by Jen Lemen
Hot Topic Highlight - Section 106 and CIL
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This week, we are looking at Section 106 and CIL and the differences between them. During our mock interviews this Autumn, this has been a source of confusion for many candidates - so make sure you read this prior to your final assessment interview!
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What is Section 106?
A Section 106 (under the Town & Country Planning Act 1990) is a legally enforceable agreement negotiated between a local authority and a developer on a site-by-site basis. They are attached to land subject to planning permission and aim to mitigate the negative impacts of development.
When should S106 agreements be used?
Revised NPPF 2 states that ‘planning obligations (i.e. S106 agreements) should only be used where it is not possible to address unacceptable impacts through a planning condition'. They must be:
- Necessary to make the development acceptable in planning terms
- Directly related to the development
- Fairly and reasonably related in scale and kind to the development
What are Section 106 contributions used for?
S106 contributions are used to pay for site-specific infrastructure supporting a development, including affordable housing
What is CIL?
The Planning Act 2008 introduced the Community Infrastructure Levy (CIL) in April 2012, to fund infrastructure through planning charges. It is a tariff-based approach which the Government considered to be more transparent, fairer and quicker than the existing S106 system.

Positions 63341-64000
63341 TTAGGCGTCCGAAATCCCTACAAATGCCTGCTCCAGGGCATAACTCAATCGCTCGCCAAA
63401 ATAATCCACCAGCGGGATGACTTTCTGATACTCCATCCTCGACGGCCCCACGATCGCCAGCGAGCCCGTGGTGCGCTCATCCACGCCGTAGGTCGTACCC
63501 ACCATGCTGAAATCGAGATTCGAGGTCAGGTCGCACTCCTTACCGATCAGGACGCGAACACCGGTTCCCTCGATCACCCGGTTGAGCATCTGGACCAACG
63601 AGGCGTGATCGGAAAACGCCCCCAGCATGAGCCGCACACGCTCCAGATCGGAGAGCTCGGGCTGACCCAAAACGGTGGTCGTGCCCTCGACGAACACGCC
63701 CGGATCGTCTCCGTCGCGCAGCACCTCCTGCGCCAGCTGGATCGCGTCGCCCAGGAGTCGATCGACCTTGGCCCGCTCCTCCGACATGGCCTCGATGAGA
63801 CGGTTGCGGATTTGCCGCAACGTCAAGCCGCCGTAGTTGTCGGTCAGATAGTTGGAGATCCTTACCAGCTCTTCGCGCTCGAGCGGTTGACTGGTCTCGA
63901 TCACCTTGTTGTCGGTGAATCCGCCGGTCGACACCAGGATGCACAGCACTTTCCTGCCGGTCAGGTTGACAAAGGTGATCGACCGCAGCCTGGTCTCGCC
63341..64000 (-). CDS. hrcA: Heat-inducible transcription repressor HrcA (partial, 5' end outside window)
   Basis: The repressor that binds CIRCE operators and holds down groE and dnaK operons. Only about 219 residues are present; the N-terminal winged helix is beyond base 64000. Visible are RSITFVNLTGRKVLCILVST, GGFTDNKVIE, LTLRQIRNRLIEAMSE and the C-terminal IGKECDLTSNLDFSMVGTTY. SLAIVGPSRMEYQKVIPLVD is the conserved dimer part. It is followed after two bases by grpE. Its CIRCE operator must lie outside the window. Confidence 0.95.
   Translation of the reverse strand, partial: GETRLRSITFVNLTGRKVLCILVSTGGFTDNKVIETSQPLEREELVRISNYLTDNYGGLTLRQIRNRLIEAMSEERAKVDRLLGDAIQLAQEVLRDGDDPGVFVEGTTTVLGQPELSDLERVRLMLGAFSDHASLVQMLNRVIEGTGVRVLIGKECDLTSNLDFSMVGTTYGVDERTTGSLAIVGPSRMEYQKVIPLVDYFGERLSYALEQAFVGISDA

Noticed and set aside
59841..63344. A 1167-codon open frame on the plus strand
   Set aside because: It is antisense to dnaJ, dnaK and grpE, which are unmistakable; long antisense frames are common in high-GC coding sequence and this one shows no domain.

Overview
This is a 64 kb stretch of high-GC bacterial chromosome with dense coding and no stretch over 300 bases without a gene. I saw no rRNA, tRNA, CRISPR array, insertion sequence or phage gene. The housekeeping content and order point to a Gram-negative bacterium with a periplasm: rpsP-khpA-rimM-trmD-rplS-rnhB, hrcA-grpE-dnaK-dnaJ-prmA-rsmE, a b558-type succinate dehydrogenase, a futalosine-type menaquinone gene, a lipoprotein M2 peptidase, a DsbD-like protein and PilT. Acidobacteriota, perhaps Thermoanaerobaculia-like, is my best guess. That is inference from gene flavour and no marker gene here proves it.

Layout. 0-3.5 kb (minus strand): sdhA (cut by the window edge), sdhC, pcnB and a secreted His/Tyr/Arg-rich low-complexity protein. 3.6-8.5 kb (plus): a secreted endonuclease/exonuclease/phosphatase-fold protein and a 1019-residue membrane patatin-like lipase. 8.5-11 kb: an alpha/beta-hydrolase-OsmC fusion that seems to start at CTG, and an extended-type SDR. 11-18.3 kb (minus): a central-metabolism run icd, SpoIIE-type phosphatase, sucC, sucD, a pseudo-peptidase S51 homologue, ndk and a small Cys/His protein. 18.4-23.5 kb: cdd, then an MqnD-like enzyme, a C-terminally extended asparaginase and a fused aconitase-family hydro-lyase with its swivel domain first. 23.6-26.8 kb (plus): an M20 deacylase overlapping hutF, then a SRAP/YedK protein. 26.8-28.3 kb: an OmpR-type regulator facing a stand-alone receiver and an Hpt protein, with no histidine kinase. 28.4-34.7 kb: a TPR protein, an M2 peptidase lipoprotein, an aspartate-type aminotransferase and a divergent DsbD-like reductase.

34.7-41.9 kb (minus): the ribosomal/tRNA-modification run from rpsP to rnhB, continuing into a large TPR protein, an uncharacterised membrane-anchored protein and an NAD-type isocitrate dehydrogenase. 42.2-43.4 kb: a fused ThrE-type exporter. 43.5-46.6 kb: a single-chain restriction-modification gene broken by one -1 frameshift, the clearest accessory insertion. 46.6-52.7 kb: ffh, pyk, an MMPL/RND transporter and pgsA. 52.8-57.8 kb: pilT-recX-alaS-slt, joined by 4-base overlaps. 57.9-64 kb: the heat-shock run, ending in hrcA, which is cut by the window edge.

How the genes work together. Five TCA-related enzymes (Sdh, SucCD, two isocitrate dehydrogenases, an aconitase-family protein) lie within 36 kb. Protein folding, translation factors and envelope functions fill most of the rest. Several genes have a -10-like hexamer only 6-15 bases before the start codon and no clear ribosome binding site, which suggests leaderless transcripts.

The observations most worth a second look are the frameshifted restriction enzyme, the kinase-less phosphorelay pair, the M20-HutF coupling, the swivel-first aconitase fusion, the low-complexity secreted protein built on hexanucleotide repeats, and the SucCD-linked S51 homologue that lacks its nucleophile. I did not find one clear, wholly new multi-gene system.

Where is CIL payable?
CIL is payable where a levy charging authority has published a CIL charging schedule within their Local Plan. It will set out specific rates for different types of development, e.g. retail, offices and residential. The rate should have a positive economic effect, i.e. it should not threaten the viability of development in the local area.
What is CIL charged on?
CIL is charged on development which creates net additional floor space. It applies to developments with a Gross Internal Area of new build space over 100 sq m. It does not apply to new houses or flats, which will have CIL levied irrespective of size.
What is CIL not charged on?
Developments creating less than 100 sq m of new build space (e.g. most conversions and changes of use), certain residential self build projects, social housing or charitable development meeting specific relief criteria, ‘zero’ rated buildings under a specific CIL schedule, some mezzanines and vacant buildings brought back into the same use. There is generally no CIL charge where the liability is less than £50.
What is CIL used for?
To fund new infrastructure within the CIL charging area (known as the Regulation 123 List), but not necessarily just the site-specific infrastructure supporting the subject development (unlike S106). It cannot be used for affordable housing provision.
How do S106 and CIL differ?
S106 is still used for site-specific infrastructure and affordable housing, whereas CIL is used to fund wider infrastructure. S106 is sometimes paid alongside CIL (but never double charged), but only for infrastructure required to mitigate the specific impacts of a development proposal.
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Stay tuned for our next blog post to help build a better you
N.b. nothing in this article constitutes legal or financial advice.